Unsealed report calls Idaho prison 'indifferent' to inmate health
A new report says Idaho’s largest prison provides such substandard health care to inmates that in some cases it may have resulted in death. A federal judge unsealed an expert’s opinion in a decades-long case Monday. In it, Dr. Marc Stern details a range of problems at the Idaho State Correctional Institution near Boise.
He says patients there face cruel and unusual treatment. One inmate wasn’t told he had cancer for months. Another bed-ridden inmate wasn’t fed. And Stern said an emergency ventilator that should be used often was caked in dust.
Boise attorney Walt Sinclair first took the inmates’ federal class-action case in the 1980s. He says the report suggests constitutional violations persist.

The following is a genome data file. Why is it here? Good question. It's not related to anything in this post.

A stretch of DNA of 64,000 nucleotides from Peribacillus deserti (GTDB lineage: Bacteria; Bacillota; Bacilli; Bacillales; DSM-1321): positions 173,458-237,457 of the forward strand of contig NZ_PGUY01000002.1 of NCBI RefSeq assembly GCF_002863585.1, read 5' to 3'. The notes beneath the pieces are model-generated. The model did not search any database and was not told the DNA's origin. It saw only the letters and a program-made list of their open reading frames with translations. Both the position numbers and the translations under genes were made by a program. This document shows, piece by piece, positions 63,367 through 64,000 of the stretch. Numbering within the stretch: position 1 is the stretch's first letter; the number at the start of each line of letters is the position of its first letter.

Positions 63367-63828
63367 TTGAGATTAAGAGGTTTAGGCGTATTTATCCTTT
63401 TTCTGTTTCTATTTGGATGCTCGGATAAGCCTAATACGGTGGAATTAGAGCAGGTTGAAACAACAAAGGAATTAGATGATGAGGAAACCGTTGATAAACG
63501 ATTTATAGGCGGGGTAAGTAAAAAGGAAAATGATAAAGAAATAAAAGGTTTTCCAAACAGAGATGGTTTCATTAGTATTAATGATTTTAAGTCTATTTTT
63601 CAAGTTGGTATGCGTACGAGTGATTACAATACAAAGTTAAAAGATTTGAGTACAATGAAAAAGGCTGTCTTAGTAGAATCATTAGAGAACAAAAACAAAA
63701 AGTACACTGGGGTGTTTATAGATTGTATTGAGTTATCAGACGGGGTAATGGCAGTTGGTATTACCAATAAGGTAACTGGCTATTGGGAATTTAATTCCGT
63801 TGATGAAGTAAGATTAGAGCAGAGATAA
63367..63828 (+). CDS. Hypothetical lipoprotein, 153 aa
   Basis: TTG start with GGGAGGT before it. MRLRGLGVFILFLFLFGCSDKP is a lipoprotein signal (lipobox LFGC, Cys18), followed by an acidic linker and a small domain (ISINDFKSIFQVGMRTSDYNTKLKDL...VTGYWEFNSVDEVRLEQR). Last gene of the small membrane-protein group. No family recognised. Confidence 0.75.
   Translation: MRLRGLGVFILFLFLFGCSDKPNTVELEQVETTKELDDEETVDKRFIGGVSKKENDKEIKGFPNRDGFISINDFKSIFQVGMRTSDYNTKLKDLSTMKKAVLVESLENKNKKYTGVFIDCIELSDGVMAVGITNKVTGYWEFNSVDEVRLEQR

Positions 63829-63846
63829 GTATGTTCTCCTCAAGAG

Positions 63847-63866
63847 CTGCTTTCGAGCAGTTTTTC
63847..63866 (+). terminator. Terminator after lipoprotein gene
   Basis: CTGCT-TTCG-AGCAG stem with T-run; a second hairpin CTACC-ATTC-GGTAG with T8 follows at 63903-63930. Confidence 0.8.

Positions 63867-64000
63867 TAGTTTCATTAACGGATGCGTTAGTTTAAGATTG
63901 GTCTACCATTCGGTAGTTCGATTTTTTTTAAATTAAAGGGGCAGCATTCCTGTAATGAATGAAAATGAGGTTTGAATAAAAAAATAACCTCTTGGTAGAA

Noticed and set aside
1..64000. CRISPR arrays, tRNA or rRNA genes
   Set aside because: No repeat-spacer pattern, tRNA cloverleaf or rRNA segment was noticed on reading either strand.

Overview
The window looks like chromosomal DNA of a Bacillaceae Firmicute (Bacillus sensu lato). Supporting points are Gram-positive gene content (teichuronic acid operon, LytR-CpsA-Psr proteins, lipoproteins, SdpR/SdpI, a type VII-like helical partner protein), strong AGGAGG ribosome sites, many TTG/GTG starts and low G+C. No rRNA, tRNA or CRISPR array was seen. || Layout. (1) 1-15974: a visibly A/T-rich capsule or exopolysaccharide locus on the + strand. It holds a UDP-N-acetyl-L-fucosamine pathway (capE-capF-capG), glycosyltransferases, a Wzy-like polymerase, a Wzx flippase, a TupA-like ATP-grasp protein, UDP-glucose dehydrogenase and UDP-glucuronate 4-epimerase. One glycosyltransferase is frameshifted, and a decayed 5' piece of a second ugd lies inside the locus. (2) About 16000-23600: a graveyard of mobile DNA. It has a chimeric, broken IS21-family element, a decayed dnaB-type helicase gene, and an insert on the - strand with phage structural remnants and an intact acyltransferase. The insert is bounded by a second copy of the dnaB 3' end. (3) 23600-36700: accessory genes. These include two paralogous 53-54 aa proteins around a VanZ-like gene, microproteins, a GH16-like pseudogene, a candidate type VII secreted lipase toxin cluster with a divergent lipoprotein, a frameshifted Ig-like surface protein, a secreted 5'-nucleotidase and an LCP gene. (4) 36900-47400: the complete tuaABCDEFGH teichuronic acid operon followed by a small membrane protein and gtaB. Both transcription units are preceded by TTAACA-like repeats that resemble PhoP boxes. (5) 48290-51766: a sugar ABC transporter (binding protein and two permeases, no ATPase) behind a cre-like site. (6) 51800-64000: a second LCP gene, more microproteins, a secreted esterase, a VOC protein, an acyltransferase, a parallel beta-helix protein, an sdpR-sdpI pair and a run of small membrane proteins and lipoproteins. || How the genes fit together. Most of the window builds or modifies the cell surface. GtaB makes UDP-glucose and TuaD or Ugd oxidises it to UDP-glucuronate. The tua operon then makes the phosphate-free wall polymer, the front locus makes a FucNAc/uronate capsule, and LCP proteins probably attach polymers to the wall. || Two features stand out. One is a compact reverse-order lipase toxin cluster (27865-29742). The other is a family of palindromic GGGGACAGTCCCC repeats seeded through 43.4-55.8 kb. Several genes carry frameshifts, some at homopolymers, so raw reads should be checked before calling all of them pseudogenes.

“The framers of our Constitution, they guaranteed certain minimum rights to all people, whether they’re in jail or not," Sinclair says. "And when government is responsible for providing the living conditions for a group of people, they can’t deprive them of their constitutional rights.”
The report does say the Idaho prison managers have improved health conditions. Even so, it concludes authorities are overall “deliberately indifferent” to the health care needs of inmates.
The Idaho Department of Correction contracts its health services out to Corizon, a company that also provides care at other Idaho prisons, and two county jails in Oregon.
Idaho officials and Corizon declined to be interviewed. But they issued statements calling the report “misleading and erroneous.”
Copyright 2012 Northwest News Network